As for the goalies, there is a very close race between several with no one who has clearly stood out against the pack. For goalies, showing how many wins they have produced is far more of a science than for other position players. By comparing their saves percentage (adjusted for shot quality - in as much as we can believe that data) to that of the average goalie we see how many extra goals they prevented and can convert that pretty well to wins. A goalie would have to be closer to a .930 to have as many goals prevented as the NHL's top scorers have scored.
PSH - I agree with you on Ovechkin's value, but I don't know if you can compare goals prevented exactly with one scorer's goal production. One reason of course is that the league gives away up to three points for every goal scored (the scorer plus two possible assists). It would be comparable to baseball giving out RBI both to the man who drove in the runner, and the previous batter who advanced him from first to third with a single, in addition to giving the runner himself a run for crossing the plate. You can see for yourself how that complicates the math.

Another reason is similar to why Ovechkin is still valuable even if his team doesn't win as often.

Consider: it's possible to have goalies with comparable full-season rate stats, and similar goal support, with different records because of how those goals are distributed. Kipprusoff may go 4-2 while Nabokov goes 2-4, each allowing 12 goals on 150 shots - but Nabby held his opponents consistently to 2 goals each game, while Kipper had two shutouts, two one-goal wins, and then a pair of five-goal duds. Who's the better player over those two weeks - the guy who consistently gave his team a good chance to win (which they couldn't convert) or the guy who gave his team no shot twice? And which is more valuable than (say) Olli Jokinen, who has a great two weeks (6 g, 8 a) while his team goes 1-5? Olli's 14 points are more than either Kipper or Nabby's 12 GA; maybe less than the 15 tough saves each made, but do we take tough saves minus soft goals that a "replacement level" keeper would have stopped, or even goals that they normally would have had?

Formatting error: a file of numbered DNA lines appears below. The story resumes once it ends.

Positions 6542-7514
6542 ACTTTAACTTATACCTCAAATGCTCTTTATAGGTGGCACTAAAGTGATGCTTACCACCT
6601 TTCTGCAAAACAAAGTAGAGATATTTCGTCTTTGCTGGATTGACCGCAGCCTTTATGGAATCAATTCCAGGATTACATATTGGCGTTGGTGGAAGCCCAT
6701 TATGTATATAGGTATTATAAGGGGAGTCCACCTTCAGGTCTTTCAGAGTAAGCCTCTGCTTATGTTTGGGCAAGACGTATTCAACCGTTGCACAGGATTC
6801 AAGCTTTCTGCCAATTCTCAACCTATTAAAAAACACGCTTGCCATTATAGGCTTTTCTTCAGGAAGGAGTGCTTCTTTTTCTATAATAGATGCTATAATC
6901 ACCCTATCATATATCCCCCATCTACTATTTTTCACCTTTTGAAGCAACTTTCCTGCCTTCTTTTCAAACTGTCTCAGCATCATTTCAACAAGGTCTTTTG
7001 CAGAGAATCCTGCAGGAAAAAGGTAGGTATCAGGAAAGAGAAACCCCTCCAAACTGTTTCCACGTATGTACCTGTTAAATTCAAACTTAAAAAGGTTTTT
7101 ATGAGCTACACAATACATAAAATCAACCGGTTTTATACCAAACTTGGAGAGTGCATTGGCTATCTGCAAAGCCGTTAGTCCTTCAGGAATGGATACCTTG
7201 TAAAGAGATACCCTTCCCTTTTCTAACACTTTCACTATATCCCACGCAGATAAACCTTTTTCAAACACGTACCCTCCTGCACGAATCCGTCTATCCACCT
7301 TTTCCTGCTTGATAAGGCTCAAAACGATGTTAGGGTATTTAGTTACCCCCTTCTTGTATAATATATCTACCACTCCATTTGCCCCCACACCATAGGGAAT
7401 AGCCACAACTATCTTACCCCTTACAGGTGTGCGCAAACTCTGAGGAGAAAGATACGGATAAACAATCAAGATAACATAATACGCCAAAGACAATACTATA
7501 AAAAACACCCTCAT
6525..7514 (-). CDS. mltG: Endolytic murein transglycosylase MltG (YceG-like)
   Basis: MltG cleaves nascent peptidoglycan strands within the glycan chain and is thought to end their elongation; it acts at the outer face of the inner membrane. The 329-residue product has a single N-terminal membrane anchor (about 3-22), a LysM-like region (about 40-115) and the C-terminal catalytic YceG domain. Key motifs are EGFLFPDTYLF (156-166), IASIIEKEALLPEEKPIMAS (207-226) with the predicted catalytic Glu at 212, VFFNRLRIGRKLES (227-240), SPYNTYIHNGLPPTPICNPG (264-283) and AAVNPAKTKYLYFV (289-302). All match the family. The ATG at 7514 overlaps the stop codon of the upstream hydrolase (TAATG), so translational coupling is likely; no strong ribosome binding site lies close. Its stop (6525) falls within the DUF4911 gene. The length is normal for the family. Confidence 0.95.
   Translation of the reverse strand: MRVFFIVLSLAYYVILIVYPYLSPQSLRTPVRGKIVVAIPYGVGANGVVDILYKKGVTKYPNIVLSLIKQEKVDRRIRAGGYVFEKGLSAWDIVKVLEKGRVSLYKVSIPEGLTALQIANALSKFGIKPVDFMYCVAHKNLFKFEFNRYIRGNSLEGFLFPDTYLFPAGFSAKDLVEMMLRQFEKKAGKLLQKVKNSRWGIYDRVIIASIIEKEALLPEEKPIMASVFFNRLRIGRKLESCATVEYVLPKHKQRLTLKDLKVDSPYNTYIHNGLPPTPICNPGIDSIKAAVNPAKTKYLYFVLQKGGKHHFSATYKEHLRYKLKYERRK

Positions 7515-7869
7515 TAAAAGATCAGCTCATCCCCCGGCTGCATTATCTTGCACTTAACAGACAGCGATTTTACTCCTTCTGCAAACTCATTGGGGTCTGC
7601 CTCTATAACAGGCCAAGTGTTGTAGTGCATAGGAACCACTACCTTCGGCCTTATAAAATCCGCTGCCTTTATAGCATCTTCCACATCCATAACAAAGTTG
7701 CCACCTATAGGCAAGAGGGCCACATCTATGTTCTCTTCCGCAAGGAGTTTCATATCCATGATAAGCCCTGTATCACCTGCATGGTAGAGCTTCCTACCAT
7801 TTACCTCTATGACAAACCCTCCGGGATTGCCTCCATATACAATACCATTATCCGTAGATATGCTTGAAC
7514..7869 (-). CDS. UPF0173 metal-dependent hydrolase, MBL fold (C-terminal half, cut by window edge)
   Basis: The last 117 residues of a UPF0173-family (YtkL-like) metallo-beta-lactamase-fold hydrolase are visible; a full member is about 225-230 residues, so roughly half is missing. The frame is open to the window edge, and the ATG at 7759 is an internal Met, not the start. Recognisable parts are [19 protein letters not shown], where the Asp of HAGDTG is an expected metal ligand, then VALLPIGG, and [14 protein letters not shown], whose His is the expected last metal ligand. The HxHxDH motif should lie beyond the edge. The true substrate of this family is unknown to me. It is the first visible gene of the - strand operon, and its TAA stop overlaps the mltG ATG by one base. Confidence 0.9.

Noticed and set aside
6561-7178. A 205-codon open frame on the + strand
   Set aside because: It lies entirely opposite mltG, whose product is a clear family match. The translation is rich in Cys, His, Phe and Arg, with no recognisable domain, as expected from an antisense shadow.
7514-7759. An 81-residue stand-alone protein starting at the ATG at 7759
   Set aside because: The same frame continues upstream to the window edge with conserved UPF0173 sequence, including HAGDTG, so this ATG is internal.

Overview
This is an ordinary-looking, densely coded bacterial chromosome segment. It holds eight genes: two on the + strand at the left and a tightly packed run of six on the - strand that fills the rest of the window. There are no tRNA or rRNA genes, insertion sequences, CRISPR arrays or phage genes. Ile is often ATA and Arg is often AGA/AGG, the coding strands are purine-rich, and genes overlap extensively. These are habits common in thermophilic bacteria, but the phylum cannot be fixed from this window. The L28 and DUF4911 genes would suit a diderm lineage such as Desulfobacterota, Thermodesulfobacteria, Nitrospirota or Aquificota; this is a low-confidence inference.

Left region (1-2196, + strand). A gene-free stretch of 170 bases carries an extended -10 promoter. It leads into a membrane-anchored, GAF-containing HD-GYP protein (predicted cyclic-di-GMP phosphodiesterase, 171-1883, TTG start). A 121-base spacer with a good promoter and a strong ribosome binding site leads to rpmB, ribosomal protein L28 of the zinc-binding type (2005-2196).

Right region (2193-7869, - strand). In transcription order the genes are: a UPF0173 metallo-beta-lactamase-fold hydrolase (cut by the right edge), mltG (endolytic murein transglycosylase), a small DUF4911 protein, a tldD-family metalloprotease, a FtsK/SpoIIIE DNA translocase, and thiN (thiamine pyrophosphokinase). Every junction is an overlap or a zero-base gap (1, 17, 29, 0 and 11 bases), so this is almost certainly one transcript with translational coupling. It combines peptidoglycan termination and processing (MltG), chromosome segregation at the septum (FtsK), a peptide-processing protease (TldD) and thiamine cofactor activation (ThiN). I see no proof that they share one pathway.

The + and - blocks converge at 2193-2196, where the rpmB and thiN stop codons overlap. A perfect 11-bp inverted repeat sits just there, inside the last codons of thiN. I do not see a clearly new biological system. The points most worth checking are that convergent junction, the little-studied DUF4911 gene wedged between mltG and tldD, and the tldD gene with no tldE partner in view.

Over a full season that tends to even out but I still don't think that simply looking at goals prevented vs. goals produced is the most reliable measure. I like the idea but there has got to be some tinkering. One save may be the difference between winning your game, or eventually forced into a losing shootout. I'm big on sabermetrics, but hockey is the toughest of the four major sports to break down in that fashion.

I didn't fully explain myself. I am comparing the goals prevented by a goalie with the goals created by an offensive player. There are a few different formulations of goals created that have the same motivation behind them. The conclusion is the same, this season, the best offensive players created more goals than any single goalie prevented.
You, sir, are an idiot. Thomas or Luongo? And LATELY you have begun to consider Brodeur? Brodeur has been head and shoulders above the other NHL goaltenders all year! By the way, I hate the Devils, but this is obvious to even me. And Thomas or Luongo?? HAHAHAHAHAhahahaha..... Thanks for making my day.
Wow look at the chirpy little birdy who won't even put a real name next to his comment.